“I used to think authenticity was kind of ‘lame’,” she admits. “I was conflicted, because I think a lot of people, including myself, may have misunderstood the term. For example, I thought it was something along the lines of: if a person likes wearing shorts to a client meeting, then they should wear shorts, which isn’t profoundly meaningful.”
”Now I understand authenticity to mean when you can flourish in an environment where you can be true to yourself, your core values, and purpose.”
Toni Jaeger-Fine, Fordham Law School
It was only by reflecting on her own journey towards authenticity that she came to understand its power and that its true meaning was much more in-depth—and so embarked on her quest to help lawyers embrace authenticity so they could flourish personally and professionally.
“Now I understand authenticity to mean when you can flourish in an environment where you can be true to yourself, your core values, and purpose, and not have to spend a lot of time and energy hiding who you really are. And that, to me, is a meaningful value.”
As a member of the LGBTQ+ community, she reflects that during her early years as a young attorney before she was fully out, she would expend considerable energy hiding her true self.
“I would try to act in a particular way that I thought would enable me to blend in more, for example, dressing in a certain stereotypically feminine way. It was an effort that consumed a lot of energy, created a lot of stress and anxiety, and just meant that I wasn’t doing other things as well as I should have been.”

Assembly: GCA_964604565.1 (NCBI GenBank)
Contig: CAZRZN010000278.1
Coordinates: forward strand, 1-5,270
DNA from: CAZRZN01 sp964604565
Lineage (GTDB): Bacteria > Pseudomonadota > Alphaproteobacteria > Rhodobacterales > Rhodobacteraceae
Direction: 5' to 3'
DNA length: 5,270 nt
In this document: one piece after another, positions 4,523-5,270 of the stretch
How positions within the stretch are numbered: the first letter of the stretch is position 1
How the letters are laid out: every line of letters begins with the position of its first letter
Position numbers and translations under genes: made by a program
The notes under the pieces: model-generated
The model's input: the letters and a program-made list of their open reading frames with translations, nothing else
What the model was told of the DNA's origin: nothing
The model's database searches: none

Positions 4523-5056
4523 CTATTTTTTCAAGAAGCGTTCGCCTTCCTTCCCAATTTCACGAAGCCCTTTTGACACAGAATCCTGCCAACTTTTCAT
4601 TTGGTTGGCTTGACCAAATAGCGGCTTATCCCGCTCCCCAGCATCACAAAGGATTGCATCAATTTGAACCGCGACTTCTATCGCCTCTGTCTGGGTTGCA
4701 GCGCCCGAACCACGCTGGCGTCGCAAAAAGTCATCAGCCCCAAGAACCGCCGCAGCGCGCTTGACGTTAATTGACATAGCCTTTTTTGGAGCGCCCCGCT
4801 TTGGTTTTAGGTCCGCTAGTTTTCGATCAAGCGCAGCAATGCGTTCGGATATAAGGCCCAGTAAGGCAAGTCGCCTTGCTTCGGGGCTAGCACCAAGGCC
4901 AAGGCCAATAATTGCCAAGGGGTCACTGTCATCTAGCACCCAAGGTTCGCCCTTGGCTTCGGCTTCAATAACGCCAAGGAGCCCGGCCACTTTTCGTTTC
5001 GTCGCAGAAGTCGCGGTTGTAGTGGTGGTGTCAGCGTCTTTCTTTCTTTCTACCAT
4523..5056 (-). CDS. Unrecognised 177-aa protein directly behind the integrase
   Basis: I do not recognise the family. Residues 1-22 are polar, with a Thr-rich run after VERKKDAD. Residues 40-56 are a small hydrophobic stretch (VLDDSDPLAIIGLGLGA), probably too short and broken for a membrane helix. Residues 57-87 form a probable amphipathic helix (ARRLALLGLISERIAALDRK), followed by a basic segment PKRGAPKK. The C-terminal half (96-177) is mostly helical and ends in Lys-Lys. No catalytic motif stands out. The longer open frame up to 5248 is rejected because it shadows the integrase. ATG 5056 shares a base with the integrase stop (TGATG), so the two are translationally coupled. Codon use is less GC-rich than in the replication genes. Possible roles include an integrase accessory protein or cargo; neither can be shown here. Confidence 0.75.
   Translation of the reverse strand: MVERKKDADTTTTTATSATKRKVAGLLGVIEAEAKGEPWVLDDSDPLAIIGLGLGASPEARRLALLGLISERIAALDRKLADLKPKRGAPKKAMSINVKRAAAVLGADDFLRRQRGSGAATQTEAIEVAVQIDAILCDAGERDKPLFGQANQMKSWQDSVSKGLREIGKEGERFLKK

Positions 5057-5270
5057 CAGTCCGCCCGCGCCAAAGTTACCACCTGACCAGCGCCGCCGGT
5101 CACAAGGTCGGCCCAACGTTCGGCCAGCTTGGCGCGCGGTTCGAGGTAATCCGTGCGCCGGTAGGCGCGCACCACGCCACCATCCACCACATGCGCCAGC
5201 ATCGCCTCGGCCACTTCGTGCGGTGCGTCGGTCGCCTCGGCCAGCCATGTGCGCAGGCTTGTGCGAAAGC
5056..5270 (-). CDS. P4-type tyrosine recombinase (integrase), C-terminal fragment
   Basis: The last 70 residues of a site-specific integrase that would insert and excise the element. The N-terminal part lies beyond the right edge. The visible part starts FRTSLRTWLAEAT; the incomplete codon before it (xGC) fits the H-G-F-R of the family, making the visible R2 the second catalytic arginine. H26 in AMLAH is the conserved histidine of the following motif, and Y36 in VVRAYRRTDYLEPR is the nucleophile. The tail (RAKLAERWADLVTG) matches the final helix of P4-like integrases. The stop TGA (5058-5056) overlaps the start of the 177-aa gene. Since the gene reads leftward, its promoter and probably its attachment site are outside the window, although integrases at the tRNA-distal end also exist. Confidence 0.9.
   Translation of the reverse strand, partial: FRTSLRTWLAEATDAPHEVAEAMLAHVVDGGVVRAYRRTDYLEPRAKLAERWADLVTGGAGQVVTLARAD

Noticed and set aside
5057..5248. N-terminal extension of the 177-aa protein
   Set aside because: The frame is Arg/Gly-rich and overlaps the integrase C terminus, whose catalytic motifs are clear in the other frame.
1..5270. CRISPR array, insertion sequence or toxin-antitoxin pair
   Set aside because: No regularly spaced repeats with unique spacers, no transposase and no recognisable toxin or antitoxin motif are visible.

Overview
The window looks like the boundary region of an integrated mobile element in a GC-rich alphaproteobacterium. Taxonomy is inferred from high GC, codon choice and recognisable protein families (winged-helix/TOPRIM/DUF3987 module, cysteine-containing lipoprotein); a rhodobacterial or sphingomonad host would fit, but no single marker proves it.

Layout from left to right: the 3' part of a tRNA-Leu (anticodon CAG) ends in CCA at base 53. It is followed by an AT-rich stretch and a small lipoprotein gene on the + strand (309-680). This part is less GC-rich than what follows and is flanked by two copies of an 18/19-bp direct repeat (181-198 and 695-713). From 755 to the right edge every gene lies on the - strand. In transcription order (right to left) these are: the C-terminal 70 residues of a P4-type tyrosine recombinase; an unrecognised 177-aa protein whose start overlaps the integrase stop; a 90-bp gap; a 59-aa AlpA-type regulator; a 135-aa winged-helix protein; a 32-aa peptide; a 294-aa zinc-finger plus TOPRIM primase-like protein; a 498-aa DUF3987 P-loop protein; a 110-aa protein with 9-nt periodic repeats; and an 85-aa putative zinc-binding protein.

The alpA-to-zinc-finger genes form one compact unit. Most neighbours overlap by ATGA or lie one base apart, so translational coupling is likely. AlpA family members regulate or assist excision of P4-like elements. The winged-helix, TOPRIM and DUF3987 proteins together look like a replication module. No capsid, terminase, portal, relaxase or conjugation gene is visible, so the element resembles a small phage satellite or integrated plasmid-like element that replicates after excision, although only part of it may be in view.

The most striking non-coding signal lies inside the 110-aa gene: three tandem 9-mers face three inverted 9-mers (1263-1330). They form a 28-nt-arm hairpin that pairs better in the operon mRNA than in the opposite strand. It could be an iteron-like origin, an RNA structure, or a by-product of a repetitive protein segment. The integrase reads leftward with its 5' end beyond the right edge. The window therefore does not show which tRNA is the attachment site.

Authenticity at work, she continues, is critical: “By spending time pretending to be someone you’re not, or trying to adapt to a cultural norm that doesn’t suit you, you’re spending a lot of energy that should be spent on much better things.”
Masking and filtering
Such sentiments resonate with LGBTQ+ rights advocate and patent attorney at EIP, Darren Smyth.
“I think the ability to be authentic in your workplace, where you spend many hours of your week, is extremely important and incredibly liberating,” he explains.
The other problem with being inauthentic, he adds, is that quite a lot of people can spot that something is awry.
“People don’t necessarily realise what it is; but they sense that something is off.” In a profession built on trusting relationships such as IP, this can be extremely problematic.
People who conceal aspects of themselves ‘mask’ or ‘filter’, which Smyth explains, can exact a damaging psychological toll.
“When you mask in a given situation, everything that you say and do first goes through a filter. And if you’re hiding something, quite fundamental about yourself, such as your sexual orientation, then an answer to an entirely innocuous question touches on something far deeper.”
For example, he explains that a customary query such as: “what did you do at the weekend?” can evolve into a fraught dilemma for people who feel they cannot fully disclose certain aspects of their lives.
“So if you did something with your same sex partner, you may immediately wonder whether it is safe to mention the partner’s name or refer to them by their pronouns, which then could reveal to the person that you’re gay,” explains Smyth.